Pardon The Border Agents: Prosecutor Under Fire

From CNS News

Critics of the federal prosecutor who brought the case against two U.S. Border Patrol agents for shooting a Mexican suspected drug smuggler are accusing him of hypocrisy. They point to his involvement in an earlier anti-narcotics operation in which a paid informer allegedly committed murder but was allowed to continue his undercover role.

U.S. Attorney Johnny Sutton has said that law enforcement officials must be held to the same legal standards as everyone else.

At issue is a case that has been dubbed the House of Death, after a house in the Mexican border town of Juarez where the bodies of 13 people allegedly tortured and killed by members of a drug cartel were found.

An undercover informant for U.S. law enforcement agencies, Guillermo Ramirez Peyro, infiltrated the cartel and allegedly participated in at least one of the killings.

Federal officials knew about his role in the first one, in August 2003, yet Sutton and others allowed him to continue as an informant for nearly six months, during which more murders took place.

Ramirez's lawyer said he witnessed two murders and had knowledge of all of them. Federal officials say they did not know of the murders that occurred after the first one (see related story).

Definitely check out the related story, it is an eye opener into the way the U.S. government and its agencies are dealing with illegal immigration and drug smuggling. Does not reflect well. And, Congress needs to investigate the case of the two jailed border agents even more.

In an interview last month about the Ramos-Compean case, Sutton told Cybercast News Service, "When a federal agent violates the law and commits a crime, we can't say, well, we prosecute criminals unless they're federal agents.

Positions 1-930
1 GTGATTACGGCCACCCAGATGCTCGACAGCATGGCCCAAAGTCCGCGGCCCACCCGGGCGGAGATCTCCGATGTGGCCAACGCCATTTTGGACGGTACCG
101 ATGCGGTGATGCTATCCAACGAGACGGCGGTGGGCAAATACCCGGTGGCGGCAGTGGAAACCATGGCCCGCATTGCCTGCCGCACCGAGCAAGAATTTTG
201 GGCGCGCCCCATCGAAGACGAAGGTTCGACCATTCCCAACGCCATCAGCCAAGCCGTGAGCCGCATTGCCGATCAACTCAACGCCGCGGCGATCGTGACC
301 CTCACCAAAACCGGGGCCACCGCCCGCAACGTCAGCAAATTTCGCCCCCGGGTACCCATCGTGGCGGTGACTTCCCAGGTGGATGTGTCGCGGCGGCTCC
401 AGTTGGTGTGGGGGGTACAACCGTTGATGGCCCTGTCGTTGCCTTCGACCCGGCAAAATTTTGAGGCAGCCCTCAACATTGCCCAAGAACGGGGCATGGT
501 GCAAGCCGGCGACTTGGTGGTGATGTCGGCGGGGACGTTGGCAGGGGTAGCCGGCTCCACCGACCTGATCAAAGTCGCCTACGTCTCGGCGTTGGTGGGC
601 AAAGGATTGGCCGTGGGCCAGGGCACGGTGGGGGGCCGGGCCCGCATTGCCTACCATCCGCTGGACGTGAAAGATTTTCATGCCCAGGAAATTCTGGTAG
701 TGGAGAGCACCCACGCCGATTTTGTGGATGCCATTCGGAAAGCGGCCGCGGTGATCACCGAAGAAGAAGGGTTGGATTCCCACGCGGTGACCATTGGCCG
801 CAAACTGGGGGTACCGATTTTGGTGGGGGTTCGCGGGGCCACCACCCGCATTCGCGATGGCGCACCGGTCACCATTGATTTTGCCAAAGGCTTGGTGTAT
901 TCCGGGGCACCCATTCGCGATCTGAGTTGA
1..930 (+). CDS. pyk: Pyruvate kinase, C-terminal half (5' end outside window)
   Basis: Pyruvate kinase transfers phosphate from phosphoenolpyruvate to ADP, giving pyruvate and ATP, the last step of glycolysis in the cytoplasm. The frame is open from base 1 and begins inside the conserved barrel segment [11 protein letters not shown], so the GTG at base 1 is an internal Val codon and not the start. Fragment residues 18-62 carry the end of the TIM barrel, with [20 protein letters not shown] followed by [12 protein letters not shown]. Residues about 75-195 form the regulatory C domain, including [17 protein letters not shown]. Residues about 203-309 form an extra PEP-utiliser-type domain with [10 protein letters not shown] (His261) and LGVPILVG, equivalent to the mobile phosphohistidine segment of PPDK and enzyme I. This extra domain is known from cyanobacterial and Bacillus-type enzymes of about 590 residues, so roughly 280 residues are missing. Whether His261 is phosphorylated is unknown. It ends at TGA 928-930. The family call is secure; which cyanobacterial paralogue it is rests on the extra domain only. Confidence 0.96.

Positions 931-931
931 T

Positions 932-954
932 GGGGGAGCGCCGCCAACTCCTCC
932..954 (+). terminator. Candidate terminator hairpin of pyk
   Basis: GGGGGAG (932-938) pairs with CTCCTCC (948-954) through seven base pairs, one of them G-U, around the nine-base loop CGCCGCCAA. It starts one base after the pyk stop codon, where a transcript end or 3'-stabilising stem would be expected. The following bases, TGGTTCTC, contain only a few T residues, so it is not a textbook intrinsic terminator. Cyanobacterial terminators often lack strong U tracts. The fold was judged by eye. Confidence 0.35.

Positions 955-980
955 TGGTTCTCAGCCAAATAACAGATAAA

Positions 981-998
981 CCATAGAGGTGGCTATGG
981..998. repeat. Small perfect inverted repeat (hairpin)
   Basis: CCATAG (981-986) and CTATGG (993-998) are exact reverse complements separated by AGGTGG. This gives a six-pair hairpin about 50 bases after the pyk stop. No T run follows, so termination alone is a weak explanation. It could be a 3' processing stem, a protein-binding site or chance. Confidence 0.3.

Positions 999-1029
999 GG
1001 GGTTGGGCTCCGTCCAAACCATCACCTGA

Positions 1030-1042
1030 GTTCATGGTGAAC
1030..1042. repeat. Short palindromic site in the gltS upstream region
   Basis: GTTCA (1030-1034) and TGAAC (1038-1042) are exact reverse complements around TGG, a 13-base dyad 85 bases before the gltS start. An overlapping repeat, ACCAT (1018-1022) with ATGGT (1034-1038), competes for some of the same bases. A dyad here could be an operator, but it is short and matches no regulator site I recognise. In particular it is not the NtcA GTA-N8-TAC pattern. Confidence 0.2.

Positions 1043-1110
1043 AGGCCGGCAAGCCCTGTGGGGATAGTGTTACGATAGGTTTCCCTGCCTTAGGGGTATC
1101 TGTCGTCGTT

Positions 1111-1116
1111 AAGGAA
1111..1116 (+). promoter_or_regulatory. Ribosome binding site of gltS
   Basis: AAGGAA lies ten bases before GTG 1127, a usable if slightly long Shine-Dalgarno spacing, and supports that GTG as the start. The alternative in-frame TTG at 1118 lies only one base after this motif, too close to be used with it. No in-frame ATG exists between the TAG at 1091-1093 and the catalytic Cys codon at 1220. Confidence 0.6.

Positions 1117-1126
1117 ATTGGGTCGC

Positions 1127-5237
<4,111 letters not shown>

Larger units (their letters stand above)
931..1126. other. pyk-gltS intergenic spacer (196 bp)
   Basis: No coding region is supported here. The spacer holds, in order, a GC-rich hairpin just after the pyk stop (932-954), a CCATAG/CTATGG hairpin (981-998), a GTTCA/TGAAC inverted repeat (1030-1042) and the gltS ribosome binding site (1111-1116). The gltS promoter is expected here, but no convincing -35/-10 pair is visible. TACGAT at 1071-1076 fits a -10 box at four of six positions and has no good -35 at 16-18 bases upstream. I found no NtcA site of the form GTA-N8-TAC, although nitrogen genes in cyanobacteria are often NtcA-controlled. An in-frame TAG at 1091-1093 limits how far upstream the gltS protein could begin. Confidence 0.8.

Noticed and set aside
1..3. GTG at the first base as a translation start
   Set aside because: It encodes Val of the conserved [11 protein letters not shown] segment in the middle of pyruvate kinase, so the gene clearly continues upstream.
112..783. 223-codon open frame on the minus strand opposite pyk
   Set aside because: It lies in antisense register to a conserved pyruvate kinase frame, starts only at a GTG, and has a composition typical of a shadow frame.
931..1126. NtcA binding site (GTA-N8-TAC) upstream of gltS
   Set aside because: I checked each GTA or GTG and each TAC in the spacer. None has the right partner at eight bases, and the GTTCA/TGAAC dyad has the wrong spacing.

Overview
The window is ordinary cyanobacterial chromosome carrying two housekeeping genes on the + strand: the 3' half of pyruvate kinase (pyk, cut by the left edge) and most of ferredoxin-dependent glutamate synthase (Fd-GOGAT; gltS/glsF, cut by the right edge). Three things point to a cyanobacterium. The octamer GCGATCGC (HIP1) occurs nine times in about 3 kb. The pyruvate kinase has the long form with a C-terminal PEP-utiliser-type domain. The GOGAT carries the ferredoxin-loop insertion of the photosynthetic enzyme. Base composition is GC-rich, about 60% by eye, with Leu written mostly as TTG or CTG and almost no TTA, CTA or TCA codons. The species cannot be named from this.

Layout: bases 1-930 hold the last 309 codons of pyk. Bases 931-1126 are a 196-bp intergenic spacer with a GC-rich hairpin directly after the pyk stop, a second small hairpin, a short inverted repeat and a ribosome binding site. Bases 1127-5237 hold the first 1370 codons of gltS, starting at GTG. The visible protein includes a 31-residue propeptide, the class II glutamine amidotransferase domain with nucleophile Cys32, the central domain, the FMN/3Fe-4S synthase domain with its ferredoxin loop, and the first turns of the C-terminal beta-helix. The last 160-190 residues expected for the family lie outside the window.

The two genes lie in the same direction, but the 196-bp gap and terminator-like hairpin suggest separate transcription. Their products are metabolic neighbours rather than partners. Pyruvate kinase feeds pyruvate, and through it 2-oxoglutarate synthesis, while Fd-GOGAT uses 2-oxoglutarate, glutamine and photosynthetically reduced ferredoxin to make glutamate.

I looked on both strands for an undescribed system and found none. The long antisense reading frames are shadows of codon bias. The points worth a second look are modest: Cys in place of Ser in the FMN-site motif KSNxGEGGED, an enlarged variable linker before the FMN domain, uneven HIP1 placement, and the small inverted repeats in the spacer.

Retired Drug Enforcement Agency (DEA) official Sandalio Gonzales, a vocal critic of how the Juarez operation was conducted, took issue with Sutton's comments.

Comparing the Juarez case to the Ramos-Compean case, Gonzales said, "It's hypocrisy at its best, or at its worst, however you see it.

"What does it say when agents allow 13 people to be murdered and he isn't holding anyone accountable?" asked Gonzalez, who was part of the multi-agency Juarez cartel investigation but later complained that the U.S. Attorney's office and the Immigration and Customs Enforcement (ICE) agency had withheld important information from the DEA.

What can you do? Sign the petition to get Bush to pardon the border agents. Write your Congress Critter. Call your Congress Critter. Call the White House.

Also, go to Grassfire and sign the petition against Ted Kennedy's illegals amnesty bill.

Trackposted to Outside the Beltway, Perri Nelson's Website, The Random Yak, Big Dog's Weblog, basil's blog, Stuck On Stupid, The Amboy Times, The Bullwinkle Blog, Conservative Cat, Conservative Thoughts, Rightlinx, third world county, Allie Is Wired, Blue Star Chronicles, Planck's Constant, The Pink Flamingo, Right Voices, and Gone Hollywood, thanks to Linkfest Haven Deluxe.

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